Thursday, March 31, 2011

PA Fish Health Advisory Highlights Mercury Peril (and Natural Gas Benefit)

Trout season last saturday opened in parts of Pennsylvania and perhaps one day mercury, pcb, and other pollutants won't have contaminated our fish so that Pennsylvania must warn anglers about eating fish.  But that great day is not yet here so the Commonwealth has a public health advisory in effect.

Before you eat fish caught in Pennsylvania, see:

And where does the mercury come from? Old coal fired power plants operating without mercury controls in America and around the world.  Such plants must clean up, switch to natural gas or close.

Natural gas has no mercury and is one way to get the mercury out of our fish and ourselves.

Fukushima's Worst Fact Yet

The news from Fukushima gets worse.  Twenty Five miles from Fukushima cesium 137 levels have reached  more than twice the levels the Soviets used to decide whether or not land around Chenobyl should be abandoned, according to the International Atomic Energy Agency which is doing testing. 

The IAEA team found radioactivity at 3.7 million becquerels per square meter and the Chernobyl standard for land abandonment was 1.48 million.  Of all the disturbing facts out of Fukushima since March 11th, this one is the worst yet.

It is now probable that a substantial area around the plant will be unsafe to inhabit for decades and that thousands will experience health impacts, as the Japanese government still has not required evacuations to the 50 mile radius recommended now for more than a week by the American government.

Those following my Fukushima posts know that once the first hydrogen explosion happened at Fukushima on March 12th, I have believed that the facts indicated a terrible disaster.  By March 14th events clearly marked Fukushima as more serious than TMI, and by March 16th Fukushima was akin to or in the same category as Chernobyl .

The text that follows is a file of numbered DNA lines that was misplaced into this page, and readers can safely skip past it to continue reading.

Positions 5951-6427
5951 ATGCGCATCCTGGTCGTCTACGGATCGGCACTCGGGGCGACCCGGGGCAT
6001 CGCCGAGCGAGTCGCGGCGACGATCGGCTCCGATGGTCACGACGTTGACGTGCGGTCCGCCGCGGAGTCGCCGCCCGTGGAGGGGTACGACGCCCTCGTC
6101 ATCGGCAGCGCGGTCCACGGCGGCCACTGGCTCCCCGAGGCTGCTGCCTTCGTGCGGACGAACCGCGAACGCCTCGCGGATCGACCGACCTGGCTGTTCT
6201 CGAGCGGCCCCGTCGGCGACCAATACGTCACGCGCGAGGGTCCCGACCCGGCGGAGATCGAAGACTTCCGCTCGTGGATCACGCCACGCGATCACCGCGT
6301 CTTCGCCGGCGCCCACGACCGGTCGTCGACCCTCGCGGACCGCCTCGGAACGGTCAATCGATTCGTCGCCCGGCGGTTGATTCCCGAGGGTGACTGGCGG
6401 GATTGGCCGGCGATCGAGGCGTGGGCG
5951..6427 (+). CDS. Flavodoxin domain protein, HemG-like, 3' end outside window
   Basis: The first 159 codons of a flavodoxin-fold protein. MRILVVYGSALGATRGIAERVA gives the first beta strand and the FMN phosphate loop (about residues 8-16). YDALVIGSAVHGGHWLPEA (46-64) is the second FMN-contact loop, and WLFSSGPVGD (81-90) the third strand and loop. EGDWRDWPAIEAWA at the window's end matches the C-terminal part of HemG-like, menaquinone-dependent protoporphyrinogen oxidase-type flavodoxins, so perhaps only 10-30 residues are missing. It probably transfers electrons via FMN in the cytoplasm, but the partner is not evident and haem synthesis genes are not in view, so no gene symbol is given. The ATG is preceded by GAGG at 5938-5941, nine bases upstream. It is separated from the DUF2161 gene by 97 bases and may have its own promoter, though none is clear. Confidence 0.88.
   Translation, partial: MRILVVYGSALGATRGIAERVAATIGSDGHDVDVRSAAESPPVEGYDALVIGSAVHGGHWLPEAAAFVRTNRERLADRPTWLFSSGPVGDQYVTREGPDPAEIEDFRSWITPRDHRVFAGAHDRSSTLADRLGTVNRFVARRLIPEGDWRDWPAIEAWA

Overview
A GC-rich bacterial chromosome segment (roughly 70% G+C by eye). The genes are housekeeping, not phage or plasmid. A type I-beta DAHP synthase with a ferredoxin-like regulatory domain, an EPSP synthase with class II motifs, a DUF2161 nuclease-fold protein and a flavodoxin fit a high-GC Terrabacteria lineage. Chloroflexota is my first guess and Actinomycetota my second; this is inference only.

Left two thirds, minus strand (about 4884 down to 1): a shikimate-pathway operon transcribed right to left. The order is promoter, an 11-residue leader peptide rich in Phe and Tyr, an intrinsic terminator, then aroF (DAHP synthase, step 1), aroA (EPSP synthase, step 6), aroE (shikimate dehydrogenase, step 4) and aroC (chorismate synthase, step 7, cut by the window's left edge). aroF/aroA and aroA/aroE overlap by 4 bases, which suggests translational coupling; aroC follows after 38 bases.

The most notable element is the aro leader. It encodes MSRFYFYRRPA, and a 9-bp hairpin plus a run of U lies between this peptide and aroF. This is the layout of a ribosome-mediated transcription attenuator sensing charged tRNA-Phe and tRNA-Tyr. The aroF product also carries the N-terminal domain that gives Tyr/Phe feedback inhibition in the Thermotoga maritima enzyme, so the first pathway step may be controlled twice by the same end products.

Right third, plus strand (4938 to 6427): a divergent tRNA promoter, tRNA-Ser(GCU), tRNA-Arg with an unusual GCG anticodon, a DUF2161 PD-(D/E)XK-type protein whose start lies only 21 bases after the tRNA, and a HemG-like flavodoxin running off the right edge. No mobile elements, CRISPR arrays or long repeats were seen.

Each day Fukushima releases more radiation to the environment, and there is no clear ending point.

Wednesday, March 30, 2011

Statement on New DEP Marcellus Drilling NOV Directive

The new Pennsylvania Department of Environmental Protection directive requiring just Marcellus drilling inspectors to get approval to issue notices of violations (NOV) of regulations from the Secretary of the Pennsylvania Department of Environmental Protection is unwise and should be reversed.  The new Marcellus directive represents a sharp break from the long-standing practice going back at least 5 secretaries and 3 governors of allowing professional DEP inspectors who are the only ones at the site and doing the actual inspections to make the initial decision on whether a violation of regulation exists. 

Inspections of mines power plants, water treatment systems, sewer plants, x-ray machines and much more are not subject to this new review and approval process by the Secretary for the issuance of notices of violations. Singling out just Marcellus inspections and notices of violations for this unprecedented, special process is odd and compounds the error.

The professional, independent regulation by the Pennsylvania Department of Environmental Protection of our mines, power plants, x-ray machines, drinking water plants, sewer plants, construction sites and gas drilling sites is indispensable to public safety, public health, environmental protection.   All of those who enforce our law, all our cops, environmental or otherwise, have tough jobs, are subject to second-guessing and attacks, and could not do their jobs if they had to get approval of each and every enforcement action before it was taken.  While all enforcement work is controversial, Marcellus gas drilling enforcement has been especially controversial.